Wednesday, May 28, 2014

The Omily Tarot: Pop Tarot–Call the Midwife

I was watching Call the Midwife last night, and it featured a tarot reading! Yay!!! It was a really bad tarot reading! Boooo!!! What do I mean by bad? Not so much that it depicted doom and gloom, though it did, but that the querent had absolutely nothing to do with it, and in fact, when she tried to add some input, she was firmly put back into her place of passive listener, and told to accept the inevitable.

To be fair, there was a relevant character dynamic being shown here, so Call the Midwife was not tarot-bashing...but it was presenting the tarot in an unfavorable light, which is always a big bummer. On a side note, (ever so slight spoiler, but I'm still on season one, so you should be fine) that episode would have been soooo much more satisfying if Maeve (or was it Meg?) had gotten punched right back by that sassy librarian nun with the secrets...

So, these twin sisters are decidedly old school, and are depending on a very old book, and lots of herbs to get prego twin safely delivered. The well-meaning midwives try to sway them, but aren't having any luck for most of the episode. The domineering non-prego sister breaks out the tarot cards to provide some insight, and lays out:

The Empress,  the ace of swords, the Tower, a card I can't remember or find a record of on the internet, the High Priestess, and the Devil.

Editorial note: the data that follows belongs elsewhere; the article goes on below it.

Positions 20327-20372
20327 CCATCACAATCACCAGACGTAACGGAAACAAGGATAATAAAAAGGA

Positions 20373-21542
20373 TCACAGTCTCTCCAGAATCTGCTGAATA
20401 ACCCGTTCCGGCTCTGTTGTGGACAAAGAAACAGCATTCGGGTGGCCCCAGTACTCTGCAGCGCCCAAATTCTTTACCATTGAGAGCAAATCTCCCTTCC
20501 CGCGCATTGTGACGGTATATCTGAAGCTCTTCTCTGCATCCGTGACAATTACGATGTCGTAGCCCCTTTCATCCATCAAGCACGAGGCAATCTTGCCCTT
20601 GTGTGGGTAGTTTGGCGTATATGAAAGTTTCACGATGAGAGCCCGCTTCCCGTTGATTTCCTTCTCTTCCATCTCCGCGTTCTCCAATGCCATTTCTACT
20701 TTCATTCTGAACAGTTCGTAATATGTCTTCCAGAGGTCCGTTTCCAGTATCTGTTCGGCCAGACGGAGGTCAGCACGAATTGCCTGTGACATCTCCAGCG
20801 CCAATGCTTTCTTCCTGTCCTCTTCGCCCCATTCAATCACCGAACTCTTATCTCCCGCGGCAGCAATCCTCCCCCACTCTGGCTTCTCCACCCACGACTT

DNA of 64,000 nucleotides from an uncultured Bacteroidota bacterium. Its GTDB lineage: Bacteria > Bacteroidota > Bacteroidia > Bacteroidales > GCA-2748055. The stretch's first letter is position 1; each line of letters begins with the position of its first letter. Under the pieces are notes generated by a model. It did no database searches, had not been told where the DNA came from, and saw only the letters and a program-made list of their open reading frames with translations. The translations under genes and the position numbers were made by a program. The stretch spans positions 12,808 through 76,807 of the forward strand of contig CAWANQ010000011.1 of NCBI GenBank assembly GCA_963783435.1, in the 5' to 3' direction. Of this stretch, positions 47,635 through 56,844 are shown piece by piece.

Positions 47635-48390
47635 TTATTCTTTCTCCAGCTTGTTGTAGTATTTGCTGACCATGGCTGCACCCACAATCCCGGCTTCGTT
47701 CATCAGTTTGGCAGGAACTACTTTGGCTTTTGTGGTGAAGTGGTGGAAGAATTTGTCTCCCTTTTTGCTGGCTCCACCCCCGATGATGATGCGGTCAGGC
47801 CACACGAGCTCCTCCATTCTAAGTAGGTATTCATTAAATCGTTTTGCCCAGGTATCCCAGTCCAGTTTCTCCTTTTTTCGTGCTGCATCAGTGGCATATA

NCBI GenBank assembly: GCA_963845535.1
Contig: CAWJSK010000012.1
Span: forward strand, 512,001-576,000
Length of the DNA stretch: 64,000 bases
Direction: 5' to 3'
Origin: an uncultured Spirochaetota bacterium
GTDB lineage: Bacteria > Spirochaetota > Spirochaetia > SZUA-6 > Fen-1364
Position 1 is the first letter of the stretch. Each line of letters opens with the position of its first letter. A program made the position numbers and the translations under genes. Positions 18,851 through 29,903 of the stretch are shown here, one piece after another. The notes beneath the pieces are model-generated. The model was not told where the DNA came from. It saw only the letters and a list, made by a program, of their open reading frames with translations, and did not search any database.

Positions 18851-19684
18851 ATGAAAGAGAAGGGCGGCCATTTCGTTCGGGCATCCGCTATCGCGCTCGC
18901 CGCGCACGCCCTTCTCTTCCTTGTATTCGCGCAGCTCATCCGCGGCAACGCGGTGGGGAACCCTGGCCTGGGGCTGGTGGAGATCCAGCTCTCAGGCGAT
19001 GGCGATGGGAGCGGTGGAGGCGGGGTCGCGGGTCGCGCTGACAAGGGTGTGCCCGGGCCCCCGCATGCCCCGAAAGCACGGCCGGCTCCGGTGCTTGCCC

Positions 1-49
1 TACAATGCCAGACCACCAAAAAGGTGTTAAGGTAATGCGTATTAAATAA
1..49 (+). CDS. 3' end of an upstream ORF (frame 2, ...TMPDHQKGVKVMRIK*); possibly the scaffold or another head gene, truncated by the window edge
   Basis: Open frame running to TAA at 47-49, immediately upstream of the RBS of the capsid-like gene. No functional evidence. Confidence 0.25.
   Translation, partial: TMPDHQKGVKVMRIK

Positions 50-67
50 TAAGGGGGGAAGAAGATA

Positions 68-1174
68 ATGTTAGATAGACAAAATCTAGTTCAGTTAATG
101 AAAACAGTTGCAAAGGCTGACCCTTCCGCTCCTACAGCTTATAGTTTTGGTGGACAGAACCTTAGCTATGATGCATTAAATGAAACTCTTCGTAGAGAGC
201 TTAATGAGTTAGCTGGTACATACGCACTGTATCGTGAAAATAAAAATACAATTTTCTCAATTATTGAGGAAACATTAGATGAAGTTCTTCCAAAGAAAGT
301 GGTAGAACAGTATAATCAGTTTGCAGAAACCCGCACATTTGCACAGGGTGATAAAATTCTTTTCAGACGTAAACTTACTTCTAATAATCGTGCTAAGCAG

Her interpretation: "The Empress reversed...I don't like that." Turns up the Ace of Swords: "Blood! Surgery!" The Tower: "Destruction!" The High Priestess: "Death approaches!" The Devil: "Sky darkens! It's the end!"

Um, forgive me but, what the shit? Do you secretly hate your sister and want her to miscarry? (Well, shit gets complicated later, so maybe...).

Of course, her poor sister is terrified. She wants the cards recut and read again, but she's told, "You can't change the cards!" Which, um, again, epic fail. Because the future is always malleable, and a second take on the same situation (within reason) is totally legit.

It doesn't take a tarot expert to see all the issues with this reading. The more interesting question is, what if this reading was being done well? What messages would a real pro find in these cards? I'm going to try and find out! Of course, I can't be truly objective, because I saw the rest of the episode, but it'll still be an interesting exercise. If you haven't seen the episode, turn away from your computer! Get out your cards, and do your own interpretation of the reading, knowing only that this woman is pregnant, afraid because her mother died in childbirth, and unsure whether to seek outside medical help, or trust her old herbal ways. This reading was done with a Waite-Smith deck.

The Empress, reversed: This card represents the querent. She's at a time when she should be connected to her body, and to nature, but her fear is strangling that connection, making it difficult for her to get in touch with her instincts about what herbs she may need, and if those herbs aren't enough. She needs to take charge of her situation, and get back in touch with herself to find the answers she seeks. Meditation would be very helpful!